Pianist/composer Yelena Eckemoff was born in Russia and in 2018 lives in North Carolina—neither location suggests a desert theme. But Eckemoff became fascinated by the Arabian Desert, producing not only music but also prose stories connecting the compositions to each other, as well as poetry and paintings (including the album’s cover image). Her albums are usually organized around a theme. This one is unusual in having a musical style directly associated with it: so much of this program combines Arabic music with jazz, giving it a unique sound in her catalog.
As always Eckemoff has selected players attuned to her compositional methods and to the theme. Reed player Paul McCandless has long been involved in musical fusion as a member of the group Oregon, and his reeds recall Arabic instruments like the rhaita. Percussionist Peter Erskine provides plenty of hand drumming and other Arabic percussion sounds as needed, as well as drum kit: he proves himself tremendously adaptable. Longtime Eckemoff associate (and ECM Records veteran), Norwegian bassist Arild Andersen completes the rhythm section. Anderson and Erskine have both played on several earlier Eckemoff albums so they are well attuned to her approach.
“Bedouins” opens the set with the sound of Erskine’s little percussion kit (pictured in the CD booklet) and McCandless’ soprano saxophone. The theme has the Arabic sound implied by the title, and there’s space for everyone in the group to shine. Erskine’s percussion solo sets up a new section for Eckemoff’s piano solo, while Andersen leads back into a reprise of the tune. “Miracles” has a reflective oboe melody, and a recurring driving, serpentine piano bass line—which eventually leads into a wild, almost free sounding solo section (a rare thing in an Eckemoff composition).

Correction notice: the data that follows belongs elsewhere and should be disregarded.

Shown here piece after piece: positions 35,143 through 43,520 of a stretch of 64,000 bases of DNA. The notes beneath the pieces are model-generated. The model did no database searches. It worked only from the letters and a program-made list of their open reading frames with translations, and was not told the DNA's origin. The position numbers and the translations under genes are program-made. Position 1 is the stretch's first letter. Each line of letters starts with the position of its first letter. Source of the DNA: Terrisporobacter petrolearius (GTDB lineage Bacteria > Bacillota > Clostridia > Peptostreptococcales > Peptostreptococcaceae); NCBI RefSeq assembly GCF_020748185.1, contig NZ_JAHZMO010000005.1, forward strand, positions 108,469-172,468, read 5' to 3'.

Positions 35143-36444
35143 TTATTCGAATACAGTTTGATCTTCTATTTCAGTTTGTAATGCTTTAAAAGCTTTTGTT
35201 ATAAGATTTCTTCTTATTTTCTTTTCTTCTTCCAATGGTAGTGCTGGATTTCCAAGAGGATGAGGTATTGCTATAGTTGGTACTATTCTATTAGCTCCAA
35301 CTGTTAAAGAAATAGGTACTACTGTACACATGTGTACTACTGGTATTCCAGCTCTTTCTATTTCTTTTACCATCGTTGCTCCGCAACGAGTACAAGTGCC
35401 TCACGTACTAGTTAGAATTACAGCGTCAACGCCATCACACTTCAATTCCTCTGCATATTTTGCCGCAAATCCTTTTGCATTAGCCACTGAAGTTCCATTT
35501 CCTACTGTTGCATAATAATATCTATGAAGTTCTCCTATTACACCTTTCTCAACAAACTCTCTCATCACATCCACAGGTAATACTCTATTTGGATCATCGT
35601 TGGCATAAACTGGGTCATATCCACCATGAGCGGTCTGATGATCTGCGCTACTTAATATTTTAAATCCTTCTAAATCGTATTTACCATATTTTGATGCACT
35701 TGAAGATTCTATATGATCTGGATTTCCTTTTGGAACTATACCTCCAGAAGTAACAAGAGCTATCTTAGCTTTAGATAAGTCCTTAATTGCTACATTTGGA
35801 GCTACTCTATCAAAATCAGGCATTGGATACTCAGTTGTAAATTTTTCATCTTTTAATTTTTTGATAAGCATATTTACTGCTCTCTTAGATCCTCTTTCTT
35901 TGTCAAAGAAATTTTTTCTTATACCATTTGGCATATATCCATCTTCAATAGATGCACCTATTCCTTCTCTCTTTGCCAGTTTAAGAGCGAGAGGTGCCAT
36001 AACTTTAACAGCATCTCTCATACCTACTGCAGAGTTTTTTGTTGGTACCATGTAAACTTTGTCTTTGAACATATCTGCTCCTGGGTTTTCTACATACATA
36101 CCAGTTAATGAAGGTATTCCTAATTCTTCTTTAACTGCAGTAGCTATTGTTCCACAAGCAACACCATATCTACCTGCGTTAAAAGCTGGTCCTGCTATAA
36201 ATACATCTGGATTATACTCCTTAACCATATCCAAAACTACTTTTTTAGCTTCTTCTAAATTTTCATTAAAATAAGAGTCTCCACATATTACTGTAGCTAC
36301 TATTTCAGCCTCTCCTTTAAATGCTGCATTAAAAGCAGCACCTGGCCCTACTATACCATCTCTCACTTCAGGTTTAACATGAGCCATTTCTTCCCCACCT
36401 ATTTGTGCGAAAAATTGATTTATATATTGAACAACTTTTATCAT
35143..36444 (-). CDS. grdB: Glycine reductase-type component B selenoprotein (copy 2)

“Dance” glides along on a percussion rhythm, appropriately enough. It is a courtly dance rather than a wild street celebration, and is an especially good showcase for the soprano saxophone. About halfway through there is a dramatic key change leading into a new melody, a hallmark of Eckemoff’s style. Andersen takes one of his many lyrical bass solos. “Condor” is a piano feature (no horn), a meditation on a majestic bird.
“Dust Storm” opens with a bit of uncredited wood flute, before McCandless switches to bass clarinet. His solo leads smoothly into a new section, and the reappearance of the wood flute. “Desert Remained” is notable for the group interaction (and some lovely English horn). Even in its shorter length there are dramatic compositional flourishes. “Sands” concludes the program with a meditation on the desert landscape, even though it is one of the least Arabic sounding pieces. Led by the bass clarinet, it concludes with a final soaring theme, leading into a lovely, delicate coda. It sounds like the group has taken a journey together—and it’s a pleasure to come along for the ride as a listener.